Adding post-quantum cryptography to the Signal protocol – considered the gold standard for establishing secure messaging between two parties – would not be without technical challenges. In the new white paper, PQShield explains the need to build quantum-secure solutions that mimic the functionality and security guarantee of the Signal protocol’s existing key components.
High-accuracy electric vehicle battery monitoring with diamond quantum sensors for driving range extension towards carbon neutrality
In their work, the team made a prototype sensor using two diamond quantum sensors that were placed on either side of the busbar (electrical junction for incoming and outgoing currents) in the car. They then used a technique called “differential detection” to eliminate the common noise detected by both the sensors and retain only the actual signal. This, in turn, enabled them to detect a small current of 10 mA amid background environmental noise.
Next, the team used a mixed analog-digital control of the frequencies generated by two microwave generators to trace the magnetic resonance frequencies of the quantum sensor over a bandwidth of 1 gigahertz. This allowed for a large dynamic range (ratio of largest to smallest current detected) of ±1000 A. Moreover, a wide operating temperature range of − 40 to + 85 °C was confirmed to cover general vehicular applications.
Finally, the team tested this prototype for Worldwide Harmonized Light Vehicles Test Cycle (WLTC) driving, a standard test for energy consumption in EVs. The sensor accurately traced the charge/discharge current from -50 A to 130 A and demonstrated the battery charge estimation accuracy within 1%.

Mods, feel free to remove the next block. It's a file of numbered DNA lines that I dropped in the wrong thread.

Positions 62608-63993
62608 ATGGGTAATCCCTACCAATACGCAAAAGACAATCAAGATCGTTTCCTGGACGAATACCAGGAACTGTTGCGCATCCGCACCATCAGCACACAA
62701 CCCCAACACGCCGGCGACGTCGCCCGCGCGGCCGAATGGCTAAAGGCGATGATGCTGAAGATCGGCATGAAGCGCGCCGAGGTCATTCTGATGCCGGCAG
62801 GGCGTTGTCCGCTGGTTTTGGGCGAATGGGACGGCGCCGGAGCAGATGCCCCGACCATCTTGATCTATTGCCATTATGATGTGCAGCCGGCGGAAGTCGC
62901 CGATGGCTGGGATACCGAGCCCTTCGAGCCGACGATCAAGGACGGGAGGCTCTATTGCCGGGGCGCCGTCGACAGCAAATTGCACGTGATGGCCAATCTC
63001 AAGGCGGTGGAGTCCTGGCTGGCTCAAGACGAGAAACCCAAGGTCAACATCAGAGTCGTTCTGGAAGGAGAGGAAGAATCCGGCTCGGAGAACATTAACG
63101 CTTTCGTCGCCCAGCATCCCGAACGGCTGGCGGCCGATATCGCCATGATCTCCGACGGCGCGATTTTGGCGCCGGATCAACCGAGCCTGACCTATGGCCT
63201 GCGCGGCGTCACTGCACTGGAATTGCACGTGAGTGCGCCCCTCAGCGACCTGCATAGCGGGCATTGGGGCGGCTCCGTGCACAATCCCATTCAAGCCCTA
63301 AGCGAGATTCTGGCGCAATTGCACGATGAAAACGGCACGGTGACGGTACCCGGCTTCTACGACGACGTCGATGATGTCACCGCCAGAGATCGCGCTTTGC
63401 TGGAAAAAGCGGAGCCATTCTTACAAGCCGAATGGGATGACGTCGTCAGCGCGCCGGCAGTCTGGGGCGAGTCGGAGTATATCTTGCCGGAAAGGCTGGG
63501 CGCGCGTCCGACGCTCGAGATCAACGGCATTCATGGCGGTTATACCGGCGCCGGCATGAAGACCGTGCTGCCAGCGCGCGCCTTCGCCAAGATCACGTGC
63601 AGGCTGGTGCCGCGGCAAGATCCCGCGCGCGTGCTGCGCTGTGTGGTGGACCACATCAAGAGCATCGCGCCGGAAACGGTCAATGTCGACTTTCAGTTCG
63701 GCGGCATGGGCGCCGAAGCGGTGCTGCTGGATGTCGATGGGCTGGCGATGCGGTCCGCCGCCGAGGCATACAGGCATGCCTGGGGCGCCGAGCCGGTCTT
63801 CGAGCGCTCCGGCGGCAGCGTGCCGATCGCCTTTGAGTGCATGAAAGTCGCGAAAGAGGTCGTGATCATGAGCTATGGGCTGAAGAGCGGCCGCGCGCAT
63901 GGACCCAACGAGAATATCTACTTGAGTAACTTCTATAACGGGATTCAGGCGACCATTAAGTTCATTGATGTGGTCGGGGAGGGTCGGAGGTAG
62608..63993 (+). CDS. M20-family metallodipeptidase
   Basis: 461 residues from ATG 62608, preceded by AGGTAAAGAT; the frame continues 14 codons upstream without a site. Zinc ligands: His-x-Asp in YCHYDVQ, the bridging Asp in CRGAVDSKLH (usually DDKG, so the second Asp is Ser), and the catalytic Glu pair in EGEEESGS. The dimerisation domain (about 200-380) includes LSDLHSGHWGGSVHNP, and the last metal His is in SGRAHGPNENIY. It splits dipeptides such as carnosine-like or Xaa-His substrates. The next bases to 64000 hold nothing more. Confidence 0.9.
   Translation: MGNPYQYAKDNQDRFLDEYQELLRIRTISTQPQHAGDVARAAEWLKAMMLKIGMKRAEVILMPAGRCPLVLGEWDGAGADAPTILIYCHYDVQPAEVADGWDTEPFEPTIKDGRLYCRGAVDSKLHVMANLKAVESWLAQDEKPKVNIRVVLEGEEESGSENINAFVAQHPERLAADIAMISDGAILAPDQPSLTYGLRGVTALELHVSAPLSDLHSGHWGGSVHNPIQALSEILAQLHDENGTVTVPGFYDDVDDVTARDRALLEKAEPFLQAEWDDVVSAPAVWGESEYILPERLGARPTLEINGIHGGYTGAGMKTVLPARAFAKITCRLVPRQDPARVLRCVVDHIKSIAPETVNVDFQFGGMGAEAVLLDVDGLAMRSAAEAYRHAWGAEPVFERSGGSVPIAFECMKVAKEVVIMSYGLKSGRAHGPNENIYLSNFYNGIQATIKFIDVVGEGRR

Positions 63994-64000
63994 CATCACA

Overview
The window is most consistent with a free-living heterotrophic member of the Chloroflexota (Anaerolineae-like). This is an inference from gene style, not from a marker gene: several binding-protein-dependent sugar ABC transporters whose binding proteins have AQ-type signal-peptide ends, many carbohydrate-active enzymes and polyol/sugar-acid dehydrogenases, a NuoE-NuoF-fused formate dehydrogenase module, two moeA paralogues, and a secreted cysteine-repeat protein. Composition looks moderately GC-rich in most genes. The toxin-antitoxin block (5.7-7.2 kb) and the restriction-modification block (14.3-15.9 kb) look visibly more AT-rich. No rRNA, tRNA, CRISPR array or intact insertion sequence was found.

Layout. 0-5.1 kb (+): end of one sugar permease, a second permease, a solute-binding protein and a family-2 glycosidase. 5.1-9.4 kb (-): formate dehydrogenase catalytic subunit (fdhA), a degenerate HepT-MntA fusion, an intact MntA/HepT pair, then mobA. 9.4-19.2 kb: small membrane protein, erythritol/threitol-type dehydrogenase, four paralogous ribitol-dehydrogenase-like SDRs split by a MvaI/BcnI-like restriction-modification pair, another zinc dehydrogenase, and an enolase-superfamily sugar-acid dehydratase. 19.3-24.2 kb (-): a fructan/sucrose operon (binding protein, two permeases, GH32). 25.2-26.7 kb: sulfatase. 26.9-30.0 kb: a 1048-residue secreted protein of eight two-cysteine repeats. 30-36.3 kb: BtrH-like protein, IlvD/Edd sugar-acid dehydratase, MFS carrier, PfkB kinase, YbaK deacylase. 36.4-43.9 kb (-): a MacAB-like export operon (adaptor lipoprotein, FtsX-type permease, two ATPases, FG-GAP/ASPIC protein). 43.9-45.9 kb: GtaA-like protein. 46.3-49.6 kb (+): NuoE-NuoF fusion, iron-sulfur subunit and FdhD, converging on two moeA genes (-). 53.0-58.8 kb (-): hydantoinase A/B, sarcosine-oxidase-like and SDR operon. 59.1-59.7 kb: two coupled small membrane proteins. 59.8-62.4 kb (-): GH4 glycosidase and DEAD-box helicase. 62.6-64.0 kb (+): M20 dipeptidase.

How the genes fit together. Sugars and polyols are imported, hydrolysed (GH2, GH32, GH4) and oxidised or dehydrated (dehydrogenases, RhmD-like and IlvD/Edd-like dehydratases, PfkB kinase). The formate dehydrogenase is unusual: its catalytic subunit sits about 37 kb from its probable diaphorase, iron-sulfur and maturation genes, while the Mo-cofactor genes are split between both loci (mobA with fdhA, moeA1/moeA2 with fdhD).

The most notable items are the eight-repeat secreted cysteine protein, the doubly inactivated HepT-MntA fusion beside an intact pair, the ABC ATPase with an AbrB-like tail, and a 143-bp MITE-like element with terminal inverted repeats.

What are the implications of these findings? Prof. Hatano remarks, “Increasing battery usage efficiency by 10% would reduce battery weight by 10%, which will reduce 3.5% running energy and 5% production energy of 20 million new EVs in 2030 WW.
Archer Materials working with chip manufacturer GlobalFoundries to develop high-volume production quantum processor technology
As part of the arrangement, Archer will have access to the technology facilities and manufacturing processes of GlobalFoundries. The two will explore pathways for potential high-volume manufacturing of 12CQ chip devices and components, and will also work closely on device and circuit design, the company said.
According to Archer, current quantum computing qubit architectures rely on custom fabrication, unlike the processor chips that power today’s classical computers, which are geared towards high-volume manufacturing using well-established semiconductor processes.
Finding ways to manufacture qubits using existing industrial-scale semiconductor foundries is therefore seen as a significant challenge in developing quantum processors, and this is what Archer is apparently hoping to tackle by teaming up with GlobalFoundries, which produces chips for customers such as AMD, Broadcom, and Qualcomm.
Sandra K. Helsel, Ph.D. has been researching and reporting on frontier technologies since 1990. She has her Ph.D. from the University of Arizona.